ANCHORAGE, Alaska — U.S. Secretary of Interior Ken Salazar held a press conference in Anchorage today (Monday)-- and immediately stirred up controversy on the always-touchy subject of federal dominion when it comes to drilling in the state.
Salazar said he would like to place 11 million acres in the National Petroleum Reserve-Alaska off-limits to oil drillers. The Department of Interior believes that -- despite the restrictions Salazar wants to place on drilling -- half a billion barrels would still be available to drillers on the land he's willing to lease. Interior believes there are another 9 trillion cubic feet of natural gas.
Moments after the Secretary's announcement, environmentalists -- and some North Slope residents -- expressed cautious optimism that Salazar was trying to reach a careful balance between preserving the largest unprotected wilderness in the United States, and going ahead with responsible oil development.
Others did not see it that way.
Through a spokesperson, Alaska Republican Senator Lisa Murkowski said that putting half of the NPR-A off-limits to drillers was a bad idea.
"They've taken 11 million acres off the table -- from a 25.5 million acre petroleum reserve," fumed Murkowski spokesman Robert Dillon.
"It's a major concern for Alaskans," Dillon went on to say. What they're doing is, they're shutting down half of the NPR-A -- and endangering future development in the Chukchi and the Beaufort Seas."
What Dillon was referring to was a plan by Shell Oil to explore the arctic waters -- off Alaska's coasts -- for oil this summer.
If large amounts of oil are discovered in the Chukchi -- and it's believed that they will be -- then a 400 mile pipeline would have to be built across the NPR-A to link that oil with the Trans Alaska Pipeline.
Dillon is concerned that because the Salazar proposal puts so much of the NPR-A off limits to drilling, it could inhibit the proposed pipeline. Salazar says provisions for such a pipeline will be written into his plan, but not everyone is convinced.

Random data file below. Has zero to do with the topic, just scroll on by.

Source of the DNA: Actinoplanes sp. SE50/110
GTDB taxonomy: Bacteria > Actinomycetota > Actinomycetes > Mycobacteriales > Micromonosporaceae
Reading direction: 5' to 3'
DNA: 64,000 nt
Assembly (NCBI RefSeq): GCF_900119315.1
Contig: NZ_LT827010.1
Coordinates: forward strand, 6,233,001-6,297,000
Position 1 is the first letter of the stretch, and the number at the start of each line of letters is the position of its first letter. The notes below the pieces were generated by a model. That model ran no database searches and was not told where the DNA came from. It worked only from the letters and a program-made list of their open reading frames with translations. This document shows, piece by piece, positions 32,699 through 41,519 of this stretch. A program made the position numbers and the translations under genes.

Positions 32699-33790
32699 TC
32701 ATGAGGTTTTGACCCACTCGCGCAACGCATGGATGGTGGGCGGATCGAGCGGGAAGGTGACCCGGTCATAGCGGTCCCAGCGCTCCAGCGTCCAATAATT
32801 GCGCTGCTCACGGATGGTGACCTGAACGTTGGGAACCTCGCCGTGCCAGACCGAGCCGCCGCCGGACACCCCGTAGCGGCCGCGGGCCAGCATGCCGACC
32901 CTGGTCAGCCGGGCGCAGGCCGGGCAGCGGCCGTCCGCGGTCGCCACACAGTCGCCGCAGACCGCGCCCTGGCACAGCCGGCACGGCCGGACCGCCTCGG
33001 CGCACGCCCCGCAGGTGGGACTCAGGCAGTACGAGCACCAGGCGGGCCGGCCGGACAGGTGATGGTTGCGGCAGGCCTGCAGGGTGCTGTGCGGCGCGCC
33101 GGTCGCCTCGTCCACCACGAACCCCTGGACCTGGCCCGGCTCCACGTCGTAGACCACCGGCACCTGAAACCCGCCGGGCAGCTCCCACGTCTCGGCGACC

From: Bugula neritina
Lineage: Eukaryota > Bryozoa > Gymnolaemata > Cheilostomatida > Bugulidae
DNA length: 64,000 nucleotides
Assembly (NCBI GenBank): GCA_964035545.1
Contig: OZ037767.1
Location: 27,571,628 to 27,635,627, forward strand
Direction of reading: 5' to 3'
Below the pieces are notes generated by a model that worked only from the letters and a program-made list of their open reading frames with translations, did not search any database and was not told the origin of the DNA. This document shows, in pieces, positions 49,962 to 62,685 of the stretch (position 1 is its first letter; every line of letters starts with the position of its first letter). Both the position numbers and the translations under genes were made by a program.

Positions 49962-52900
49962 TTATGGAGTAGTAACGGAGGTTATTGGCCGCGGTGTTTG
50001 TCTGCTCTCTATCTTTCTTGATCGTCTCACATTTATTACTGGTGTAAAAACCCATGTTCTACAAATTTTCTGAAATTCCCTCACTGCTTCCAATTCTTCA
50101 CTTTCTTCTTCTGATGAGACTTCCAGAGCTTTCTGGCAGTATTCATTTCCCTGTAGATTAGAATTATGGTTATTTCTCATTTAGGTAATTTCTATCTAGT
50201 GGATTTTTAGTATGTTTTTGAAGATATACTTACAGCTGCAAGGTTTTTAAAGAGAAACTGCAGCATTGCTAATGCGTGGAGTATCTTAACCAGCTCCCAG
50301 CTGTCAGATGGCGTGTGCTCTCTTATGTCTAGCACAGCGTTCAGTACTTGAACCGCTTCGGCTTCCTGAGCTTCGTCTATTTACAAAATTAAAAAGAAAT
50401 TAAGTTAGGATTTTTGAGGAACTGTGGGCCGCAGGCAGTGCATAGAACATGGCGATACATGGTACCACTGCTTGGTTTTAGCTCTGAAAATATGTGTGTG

Senator Mark Begich (D-Alaska) , through a press release said he's also concerned that Salazar's plan could interfere with the route of a future pipeline. He says the Interior plan raises questions that he wants answered.
Cautiously optimistic were environmentalists, who said that Salazar seemed to be making a sincere attempt to balance conflicting interests.
(SALAZAR STRINGOUT 2, WENDY LOYA/WILDERNESS SOCIETY TC 15:55) "High resources are protected," said Wendy Loya of The Wilderness Society. Then, Loya continued, "And I would imagine that by later this fall or winter we'll see the final plan come out."
Loya is concerned because the NPR-A is -- as National Geographic describes it, "the wildest part of the wildest state." In a 2006 article called "Fall of the Wild" Geographic Senior Writer Ken Bourne, Jr. went on to say that NPR-A "contains the largest piece of unprotected wilderness in the nation, along with half a million caribou, hundreds of grizzlies and in summer more waterfowl, raptors and shore birds than anyone can count."
It's Salazar's job to see that that wilderness is both developed and protected.
But it's not just the environmentalists who worry about proper development of NPR-A. So do Alaska natives -- such as the 5000 Inupiat who live in and around the reserve.